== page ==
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Phillip Werren - Electronic Music (1968-1971)
cat# XØØ3 - 2xCD - (Buchla, Moog)
Sample Mp3 of Tracks from Album - 9 minutes / 10MB
In 1971 Phillip Werren released a 4 Lp box through Simon Fraser University of his early Electronic Work which was recorded at S.F.U., McGill University & Radio Warzawa, Poland.
Only 100 copies where ever made. A few years ago I discovered this record and was completly blown away.
The Lp has heavy elements of tape collage, Modular Synthisis, voice, and experimental thought. Some of the pieces where conceived by psychedelic and occult influences. Much of the record was done with a Buchla 100 Series,the first of their modular synthesizers.
I tracked down Phil in Toronto where's he's been living a number of years.
Phil taught music composition and theory at York University in Toronto from 1977 to 1997,where he headed York's Electronic Music Studio.
The Album was created for the most part at the height of the late 60's at Simon Fraser University. "1968 was a year of great upheaval: at SFU, Canada's Berkeley, 114 people were arrested for their part in the protest over the firing of the entire faculty of the Political Science and Anthropology department. Marcuse, Baba Ram Dass and others came to speak to us at peril to themselves; acid and mescaline abounded and apocalypse seemed to fairly shout out at us in the rarified atmosphere of Burnaby Mountain. The neo-fascist architecture of the university seemed to beg for anarchy and chaos and linear thought itself seemed doomed to extinction."
"The electronic music studio at SFU was at that time probably the most sophisticated studio in Canada. After working in studios at Columbia and Radio Warsaw, both of which were small and somewhat limiting, I found it impossible to continue composing with the Princetonian precision in which I had been schooled. The SFU studio contained the most recent synthesizer designed by Don Buchla. I only vaguely understood what it did and realized that I would have to put aside my rigid preconceptions of how one sound should follow another. The sequencer, a device which can generate a sequence of sound events in a more-or-less random pattern and at times seemed to have a life of its own, became for me a sort-of window through which I could see/hear a universe of sound I had never imagined possible. It was necessary for me to “step back” from these sequences of sound-events, to control them in some other way: through the mix of one sequence with another in time and space."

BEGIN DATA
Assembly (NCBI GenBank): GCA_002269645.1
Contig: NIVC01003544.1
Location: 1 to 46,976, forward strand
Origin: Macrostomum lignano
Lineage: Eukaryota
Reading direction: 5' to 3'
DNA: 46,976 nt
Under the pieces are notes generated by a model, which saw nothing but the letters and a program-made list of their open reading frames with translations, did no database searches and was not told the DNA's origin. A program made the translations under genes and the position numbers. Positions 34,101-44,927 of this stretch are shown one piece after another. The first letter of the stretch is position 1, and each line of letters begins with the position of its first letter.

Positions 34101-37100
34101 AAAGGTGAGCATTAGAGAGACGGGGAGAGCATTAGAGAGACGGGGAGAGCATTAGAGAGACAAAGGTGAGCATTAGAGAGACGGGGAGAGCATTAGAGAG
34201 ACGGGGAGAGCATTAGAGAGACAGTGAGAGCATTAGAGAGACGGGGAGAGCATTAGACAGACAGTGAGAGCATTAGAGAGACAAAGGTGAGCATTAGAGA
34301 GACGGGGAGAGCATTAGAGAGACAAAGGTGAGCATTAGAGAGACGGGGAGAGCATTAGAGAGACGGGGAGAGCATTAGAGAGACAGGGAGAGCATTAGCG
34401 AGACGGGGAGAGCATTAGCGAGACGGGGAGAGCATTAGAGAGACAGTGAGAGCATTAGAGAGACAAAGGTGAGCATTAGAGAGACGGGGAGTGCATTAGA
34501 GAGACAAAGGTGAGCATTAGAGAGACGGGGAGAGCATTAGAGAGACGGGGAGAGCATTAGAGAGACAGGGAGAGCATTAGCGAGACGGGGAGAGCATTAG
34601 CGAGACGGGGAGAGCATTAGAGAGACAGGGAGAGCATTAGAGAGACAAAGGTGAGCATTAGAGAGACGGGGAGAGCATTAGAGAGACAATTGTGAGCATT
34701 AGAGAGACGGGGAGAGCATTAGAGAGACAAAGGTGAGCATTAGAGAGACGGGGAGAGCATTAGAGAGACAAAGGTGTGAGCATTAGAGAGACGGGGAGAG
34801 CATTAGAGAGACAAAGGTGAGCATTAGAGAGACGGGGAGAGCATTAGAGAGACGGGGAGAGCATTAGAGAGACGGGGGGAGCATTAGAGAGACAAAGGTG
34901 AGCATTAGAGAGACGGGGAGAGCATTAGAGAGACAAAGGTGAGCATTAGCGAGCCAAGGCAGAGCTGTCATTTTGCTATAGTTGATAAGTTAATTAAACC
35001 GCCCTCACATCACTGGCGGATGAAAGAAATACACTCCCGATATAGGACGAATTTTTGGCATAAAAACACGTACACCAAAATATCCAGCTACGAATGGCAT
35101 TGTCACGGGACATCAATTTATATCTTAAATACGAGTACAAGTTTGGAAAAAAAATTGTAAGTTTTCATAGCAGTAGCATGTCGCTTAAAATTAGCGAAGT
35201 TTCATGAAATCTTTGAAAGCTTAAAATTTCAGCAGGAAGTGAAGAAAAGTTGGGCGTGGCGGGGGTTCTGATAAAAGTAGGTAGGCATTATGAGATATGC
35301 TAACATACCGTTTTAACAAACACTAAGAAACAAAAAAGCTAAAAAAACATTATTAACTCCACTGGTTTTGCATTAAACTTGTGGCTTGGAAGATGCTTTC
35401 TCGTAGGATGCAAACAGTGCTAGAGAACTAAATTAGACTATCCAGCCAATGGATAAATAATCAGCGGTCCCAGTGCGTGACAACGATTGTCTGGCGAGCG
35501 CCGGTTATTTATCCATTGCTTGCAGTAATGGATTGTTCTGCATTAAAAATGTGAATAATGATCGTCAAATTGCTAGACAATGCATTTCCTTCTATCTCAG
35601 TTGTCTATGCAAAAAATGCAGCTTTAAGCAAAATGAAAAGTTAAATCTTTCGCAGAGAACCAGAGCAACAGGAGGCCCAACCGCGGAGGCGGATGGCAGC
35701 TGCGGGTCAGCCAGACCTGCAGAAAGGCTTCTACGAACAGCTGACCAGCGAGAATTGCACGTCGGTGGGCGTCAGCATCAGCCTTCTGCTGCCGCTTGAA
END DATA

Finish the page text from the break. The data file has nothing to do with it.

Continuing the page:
This album is a nugget of Canadian Psychedelic Avant-Garde history, up there with the early works of Bill Bissett, The Nihilist Spasm Band, and Intersystems. Also in line with early America works by Robert Ashley, Tod Dockstader, and Gordon Mumma.
Phil and his Engineer friend Tony Crea have transfered the original tapes to digital and cleaned it all up for this CD reissue.
Original artwork on the cover was created by local Vancouver Artist JAS Felter.
Composed By, Synthesizer [Buchla System 100, Moog Modular System], Electronics [Vari-speed, Krohnhite Band-pass And Notch Filters, Ampex Two And Four Channel Tape Machines]
1-1 - Phases I - 44:11
1-2 - Phases II - 31:24
2-1 - Phases III - 23:18
2-2 - To Phyllis - 14:05
2-3 - Whale Piece - 5:38
2-4 - Polish Wedding Music - 14:55
2-5 - Vortex - 14:31
Phases I (1969)
Part of the cyclical work based on the poetic images of W.B. Yeats, created in collaboration with Wilfrid Mennell and Philippa Polson. Premiered at Simon Fraser University Theatre, April 1969.
Phases II (1969)
Part II of Yeats cycle, created in collaboration with Wilfrid Mennell and Philippa Polson. Premiered at Simon Fraser University Theatre, June 1969.
Phases III (1970)
Part III of Yeats cycle. Premiered at Simon Fraser University Theatre, April 1971.
To Phyllis (1971)
Commissioned by Phyllis Lamhut for a dance premiered by her company in New York, March 1971.
Whale Piece (1970-71)
Score for Streams, choreographed by Edith Feinstein and performed by the SFU Dance Workshop, January 1971.
Polish Wedding Music (1967)
Composed at Radio Warsawa, Poland, 1966-67. Premiered at the Vancouver Art Gallery, September 1968.
Excerpts from this composition were used as the sound track for the Al Razutis film, Aaeon. Premiered at Simon Fraser University Theatre, April 1971.
Assistance from the President's Research Grants Committee of Simon Fraser University (Vancouver BC) in making the original recording possible is gratefully acknowledged.
All compositions were created in the Simon Fraser University Electronic Music Studio, Vancouver BC, except Polish Wedding Music, composed at Radio Warzawa in Poland. Polish Wedding Music and Vortex were originally two-channel compositions. All other music has been dubbed from the original four channel tapes to two channels for this recording. All recordings should be played at full volume.